The happy anticipation of a service member returning from combat deployment often is mixed with a dose of anxiety. Families might be ecstatic, nervous, scared or confused, or all of the above at once.
These are completely normal reactions. It's important to remember that everyone has changed to some degree during a service member's time away from home. Even if a family has welcomed a service member home before, every deployment — and every homecoming — is different.
Time helps a service member adjust to returning home and time helps families return to what they consider "normal". Everyone in a family, including a returning Sailor or Marine, needs to work at understanding and communicating challenges that arise.
Some basic tips for re-connecting with your returning service member:
- Be available to talk — or not. Let your returning service member know it's okay if he or she wants to talk — or does not want to talk — about the deployment. Many returning warriors feel more comfortable talking about their combat experiences with buddies from their ship or unit.
- Remind your Sailor or Marine of his or her purpose in the family. Everyone in a family has a role and needs a sense of belonging. This is important to maintaining self-esteem, which helps prevent depression or any guilt feelings.
- Don't coddle too much. Allow your returning service member to help you and other members of the family.
- Understand that your Sailor or Marine needs time. Returning home from a war zone is a tremendous adjustment for any service member. Be patient. For the vast majority, life back home starts to return to normal with a month.
- Be knowledgeable about common stress reactions after a combat deployment. Your returning service member may experience some of the reactions listed below.*
- Trouble concentrating
- Jumpy & easily startled
- Being on guard, always alert when thinking of the war
- Bad dreams or flashbacks
- Avoiding people or places related to the trauma
- Work or school problems
- Loss of intimacy or feeling withdrawn, detached and disconnected
- Trouble sleeping, overly tired
- Stomach upset, trouble eating
- Headaches and sweating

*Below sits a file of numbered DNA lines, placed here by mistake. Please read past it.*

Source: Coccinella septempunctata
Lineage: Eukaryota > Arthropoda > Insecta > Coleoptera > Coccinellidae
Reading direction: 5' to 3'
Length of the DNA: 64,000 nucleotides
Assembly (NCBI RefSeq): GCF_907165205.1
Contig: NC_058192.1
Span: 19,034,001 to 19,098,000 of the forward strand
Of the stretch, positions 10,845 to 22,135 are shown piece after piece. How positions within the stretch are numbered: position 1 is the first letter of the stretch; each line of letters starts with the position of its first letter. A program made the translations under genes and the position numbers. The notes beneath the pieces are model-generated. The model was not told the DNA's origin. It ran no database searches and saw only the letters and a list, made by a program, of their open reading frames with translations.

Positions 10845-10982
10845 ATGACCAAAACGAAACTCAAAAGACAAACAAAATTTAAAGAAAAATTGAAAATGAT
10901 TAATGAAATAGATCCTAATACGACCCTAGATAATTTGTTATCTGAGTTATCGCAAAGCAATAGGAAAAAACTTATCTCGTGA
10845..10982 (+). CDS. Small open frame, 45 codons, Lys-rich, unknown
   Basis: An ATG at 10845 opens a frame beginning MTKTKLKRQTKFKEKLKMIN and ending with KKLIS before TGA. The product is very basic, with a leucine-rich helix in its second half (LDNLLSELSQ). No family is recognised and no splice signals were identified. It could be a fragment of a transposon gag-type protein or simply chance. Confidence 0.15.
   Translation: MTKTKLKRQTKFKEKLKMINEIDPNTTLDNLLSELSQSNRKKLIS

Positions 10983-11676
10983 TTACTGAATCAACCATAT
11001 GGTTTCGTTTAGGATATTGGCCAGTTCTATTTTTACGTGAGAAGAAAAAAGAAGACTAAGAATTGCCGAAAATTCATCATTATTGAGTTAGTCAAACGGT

- Lack of exercise, poor diet or health care
- Rapid heartbeat or breathing
- Too much drinking, smoking, or drug use
- Other health problems becoming worse
- Feeling nervous or helpless
- Sad, guilty, rejected or abandoned
- Edginess, easily upset or annoyed
- Experiencing shock, being numb, unable to feel happy
- Feeling hopeless about the future
- Irritable or angry
- Not trusting others, being overly controlling, lots of conflicts
*Adapted from information from www.mentalhealth.va.gov/mentalhealth.
If these reactions do not diminish within several weeks — or if they begin to worsen or cause serious problems for your family—encourage your service member to seek help for what might be posttraumatic stress disorder (PTSD).
What to Expect From Children
Children’s reactions to a returning parent will differ according to their ages. Some normal reactions you can expect are:
- What you might see: Crying, fussing, or pulling away from the returning parent, clinging to you or the caregiver.
- What you can do: Be patient and give it some time. You will find that as the baby becomes accustomed to the returning service member being home, these behaviors will go away.
- What you might see: Shy, clingy, not recognizing the returning parent, crying, temper tantrums, returning to behaviors they had outgrown.
- What you can do: Just like with the infant, being patient and allowing the child to become used to the returning and having positive experiences will help. These behaviors will go away with time.
- What you might see: Feeling guilty for what they think is "making the parent go away," needing time to warm up to the returning parent, feeling angry, acting out to get attention, being demanding.
- What you can do: Being patient and allowing time to run its course helps here, too. Set aside some special time to spend with the child individually. This can go a long way toward heading off difficult behavior.
- What you might see: Being excited, talking constantly to bring a parent up to date, bragging about the military parent, feeling guilty about not doing enough or "not being good enough".
- What you can do: Allow your child to express feelings, perhaps through artwork. Set aside time for each child and be patient. Remember that allowing children to express themselves encourages self-esteem and builds communication skills.
- What you might see: Showing excitement, feeling guilty about not living up to standards, concerned about rules and responsibilities, feeling too old or not willing to change plans to meet or spend extended time with the returning parent.
- What you can do: Remember that teenagers' emotions usually swing from one extreme to the other, and they often are not communicative. Encourage them to express their feelings and listen when they do. Teens might need extra time to re-adjust to having the parent home; remind them that you are there for them.
Don't forget! Take advantage of the many services the Navy and Marines provide for you and your kids during this transition time.